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Thirty-first Sunday of Ordinary Time, Year A, October 30, 2011
Lectionary index # 151

Twenty-second digests for the congregation: Arrange with your liturgy committee to have these brief historical introductions read to the assembly before you do each reading.

Who should announce these before the first and second readings, and before the gospel acclamation? They're not Scripture, nor homiletic, so they shouldn't be delivered from the ambo. They're a modest teaching. So let the presider say them from the chair. Let the lector turn toward the presider and listen.
Print this page, cut it at the blue lines, and give the introduction paragraphs to the person who will speak them.

Thirty-first Sunday of Ordinary Time, Year A, October 30, 2011
Before the first reading:

After the return of the people Judah from exile, their priests were indifferent about their duties and unfair in their judgments. The prophet Malachi expresses God's outrage at this.
After the psalm, before the second reading:

Saint Paul contrasts himself to some other religious teachers who had visited the Thessalonians. Paul's credentials include the fact that he supported himself during his visit.
Before the gospel acclamation:

The community of the evangelist Matthew continues to ponder why other Jews rejected Jesus, and the nature of real leadership among God's people.

To pay for use of the words above, please subtract an equal number of optional words from other places in the liturgy (click here for some suggestions).

First reading, Malachi 1:14b-2:2b, 8-10 [Jerusalem Bible translation]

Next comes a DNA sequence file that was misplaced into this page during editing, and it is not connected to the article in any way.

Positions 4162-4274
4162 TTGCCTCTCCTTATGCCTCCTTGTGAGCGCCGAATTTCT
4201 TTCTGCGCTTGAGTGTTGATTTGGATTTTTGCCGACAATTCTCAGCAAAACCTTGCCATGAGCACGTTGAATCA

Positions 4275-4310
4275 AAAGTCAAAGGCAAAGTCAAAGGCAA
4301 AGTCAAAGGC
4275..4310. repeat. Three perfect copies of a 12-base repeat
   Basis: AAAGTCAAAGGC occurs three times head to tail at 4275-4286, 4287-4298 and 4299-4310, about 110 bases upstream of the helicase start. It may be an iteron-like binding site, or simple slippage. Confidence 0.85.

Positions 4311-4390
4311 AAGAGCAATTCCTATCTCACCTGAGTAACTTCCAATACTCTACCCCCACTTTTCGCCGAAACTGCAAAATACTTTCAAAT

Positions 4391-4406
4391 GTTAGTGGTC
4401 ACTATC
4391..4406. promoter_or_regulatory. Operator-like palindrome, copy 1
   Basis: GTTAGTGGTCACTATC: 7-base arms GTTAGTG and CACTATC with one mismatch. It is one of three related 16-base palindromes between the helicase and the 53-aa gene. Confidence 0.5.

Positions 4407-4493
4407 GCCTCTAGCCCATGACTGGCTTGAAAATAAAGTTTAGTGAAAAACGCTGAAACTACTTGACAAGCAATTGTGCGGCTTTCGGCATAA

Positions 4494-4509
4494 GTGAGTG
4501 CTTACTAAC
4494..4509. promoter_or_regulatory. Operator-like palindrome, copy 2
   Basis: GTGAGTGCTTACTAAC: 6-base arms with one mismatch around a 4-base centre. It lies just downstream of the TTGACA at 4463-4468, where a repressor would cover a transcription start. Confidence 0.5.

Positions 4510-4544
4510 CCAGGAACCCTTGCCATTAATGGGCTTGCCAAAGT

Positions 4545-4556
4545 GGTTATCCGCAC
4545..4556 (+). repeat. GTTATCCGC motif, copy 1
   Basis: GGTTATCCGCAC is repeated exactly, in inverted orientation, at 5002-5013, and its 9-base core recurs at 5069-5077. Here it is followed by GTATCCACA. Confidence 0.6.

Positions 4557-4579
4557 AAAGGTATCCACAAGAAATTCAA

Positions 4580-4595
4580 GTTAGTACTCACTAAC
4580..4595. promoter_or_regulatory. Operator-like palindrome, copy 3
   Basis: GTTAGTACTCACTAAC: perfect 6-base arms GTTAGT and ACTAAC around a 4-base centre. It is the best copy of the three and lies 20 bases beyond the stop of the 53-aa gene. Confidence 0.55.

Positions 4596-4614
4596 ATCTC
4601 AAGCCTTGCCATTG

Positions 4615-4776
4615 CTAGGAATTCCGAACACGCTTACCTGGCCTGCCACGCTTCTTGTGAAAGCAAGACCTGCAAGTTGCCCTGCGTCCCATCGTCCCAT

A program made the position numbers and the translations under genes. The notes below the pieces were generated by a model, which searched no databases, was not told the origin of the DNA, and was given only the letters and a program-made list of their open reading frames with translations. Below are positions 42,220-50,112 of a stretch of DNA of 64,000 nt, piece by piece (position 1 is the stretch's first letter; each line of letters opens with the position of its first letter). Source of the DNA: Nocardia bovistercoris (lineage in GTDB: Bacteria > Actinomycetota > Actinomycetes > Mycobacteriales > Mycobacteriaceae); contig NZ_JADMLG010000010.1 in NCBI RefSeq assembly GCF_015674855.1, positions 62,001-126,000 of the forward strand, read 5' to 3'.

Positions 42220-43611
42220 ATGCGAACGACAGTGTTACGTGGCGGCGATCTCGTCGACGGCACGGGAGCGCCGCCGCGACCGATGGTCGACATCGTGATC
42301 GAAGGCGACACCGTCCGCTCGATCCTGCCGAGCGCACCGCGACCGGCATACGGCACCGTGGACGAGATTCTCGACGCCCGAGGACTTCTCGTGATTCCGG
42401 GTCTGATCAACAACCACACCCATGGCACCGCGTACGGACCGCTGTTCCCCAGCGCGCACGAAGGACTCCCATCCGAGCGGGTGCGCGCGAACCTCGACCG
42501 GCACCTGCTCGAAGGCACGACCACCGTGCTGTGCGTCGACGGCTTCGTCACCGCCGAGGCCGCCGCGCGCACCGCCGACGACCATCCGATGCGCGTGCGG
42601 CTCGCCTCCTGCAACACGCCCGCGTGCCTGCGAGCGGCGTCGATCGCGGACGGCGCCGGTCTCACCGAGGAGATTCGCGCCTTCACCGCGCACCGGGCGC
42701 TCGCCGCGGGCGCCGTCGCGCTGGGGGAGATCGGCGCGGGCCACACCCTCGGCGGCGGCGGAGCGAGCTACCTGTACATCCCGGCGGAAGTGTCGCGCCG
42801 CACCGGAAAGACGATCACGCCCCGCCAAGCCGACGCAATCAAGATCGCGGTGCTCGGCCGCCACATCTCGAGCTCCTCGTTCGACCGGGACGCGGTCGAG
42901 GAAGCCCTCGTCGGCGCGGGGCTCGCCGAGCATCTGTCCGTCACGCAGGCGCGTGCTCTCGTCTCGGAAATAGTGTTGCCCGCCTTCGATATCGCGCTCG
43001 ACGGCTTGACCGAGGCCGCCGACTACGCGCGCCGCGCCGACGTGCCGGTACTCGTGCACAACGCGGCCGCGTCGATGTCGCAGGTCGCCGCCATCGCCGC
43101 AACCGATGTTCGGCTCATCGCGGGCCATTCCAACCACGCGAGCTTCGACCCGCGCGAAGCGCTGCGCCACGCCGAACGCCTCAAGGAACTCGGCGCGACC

Our Liturgical Setting: This year, we've been making our way through the chapters of Saint Matthew's gospel every Sunday of Ordinary Time. The editors of the lectionary usually pick a first reading that resonates with the day's gospel. In today's gospel, Jesus criticizes the hypocrisy of the religious leaders of his day. Today's first reading prepares us to hear that.

The Historical Situation: The priests of this period (around 450 BC, after Judah's return from the exile in Babylon) were indifferent about their rituals and their teaching responsibilities, and often unfair in the judgments they made among the people. Malachi expresses God's outrage at this.

Proclaiming It: Notice that the person of the speaker changes in the last three short sentences. Where the prophet had been speaking in the voice of God, he switches to his own voice for three rhetorical questions. Pause before starting to proclaim those questions. Modulate your tone of voice, if you can, to bring out the difference.

You can express the divine outrage by building your volume and sharpening your tone through the first sentence and the long second sentence, until you're practically shouting "I will send a curse upon you."

When introducing the reading, pronounce the author's name MAL uh kie, where the accented first syllable rhymes with "pal," and the third syllable sounds like "eye."

Second Reading, 1 Thessalonians 2:7b-9, 13 [Jerusalem Bible translation]